Can two young boys overcome the worst the devil himself can deal out? Wishes are granted, but twisted as only the esteemed Mr. Dark can make them. Based on the Ray Bradbury novel. Written by
Mayla Kalrist <email@example.com>
In the spider sequence, the boys are noticeably older, since the scene was re-shot after the rest of the production had been completed. This was used to replace a sequence with a large mechanical hand which, like the animated appearance of the carnival, was deemed too hokey and was subsequently cut from the film. See more »
When Jim Nightshade buys the lightning rod with cash and coin, he has a Lincoln Memorial penny, which wasn't minted until 1959. The story is set earlier. See more »
I, uh, have the honor, sir.
And have had for many years, I do believe. All that time spent living only through other men's lives. Dreaming only other men's dreams. What a waste.
Sometimes a man can learn more form other men's dreams than he can from his own. Come visit me, sir, if you wish to improve your education.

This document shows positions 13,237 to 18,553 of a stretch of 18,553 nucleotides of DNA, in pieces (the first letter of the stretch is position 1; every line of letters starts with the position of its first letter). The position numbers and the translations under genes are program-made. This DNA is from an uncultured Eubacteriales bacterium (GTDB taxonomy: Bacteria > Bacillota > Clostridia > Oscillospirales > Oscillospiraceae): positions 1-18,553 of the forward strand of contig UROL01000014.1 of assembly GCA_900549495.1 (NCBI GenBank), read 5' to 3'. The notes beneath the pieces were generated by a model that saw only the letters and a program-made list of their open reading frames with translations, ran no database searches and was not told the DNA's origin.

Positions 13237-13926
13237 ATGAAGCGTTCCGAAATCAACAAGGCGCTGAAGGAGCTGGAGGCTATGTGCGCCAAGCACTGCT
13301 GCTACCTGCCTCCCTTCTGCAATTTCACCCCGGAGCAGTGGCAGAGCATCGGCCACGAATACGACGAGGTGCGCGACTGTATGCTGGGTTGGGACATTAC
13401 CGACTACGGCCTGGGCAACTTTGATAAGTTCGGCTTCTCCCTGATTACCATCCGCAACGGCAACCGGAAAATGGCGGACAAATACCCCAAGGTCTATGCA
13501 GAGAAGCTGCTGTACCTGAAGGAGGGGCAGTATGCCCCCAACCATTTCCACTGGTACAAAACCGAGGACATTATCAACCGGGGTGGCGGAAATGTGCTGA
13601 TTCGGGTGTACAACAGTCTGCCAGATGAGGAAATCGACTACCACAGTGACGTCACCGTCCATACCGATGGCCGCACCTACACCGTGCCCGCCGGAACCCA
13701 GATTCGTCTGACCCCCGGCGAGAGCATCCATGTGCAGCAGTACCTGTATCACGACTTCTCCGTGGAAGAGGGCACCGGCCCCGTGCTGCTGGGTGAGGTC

I will, and I may improve yours.
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After reading some of the previous comments made about this film, I feel compelled to add my own.
I've never read the Ray Bradbury novel, though this movie did make me want to read more of his work. So what if it's not entirely true to the book? How many supernatural-themed stories adapted for film actually were true to the story in pre-CGI days? At any rate, I love this movie because it was spooky without being scary, and for a kid's movie, that was perfect for me. I'll never forget how creepy Jonathan Price was in this film. I loved the effects and the moody art direction.
It's dark without being too dark for kids, which I'm pretty sure is what Disney and most parents would want.
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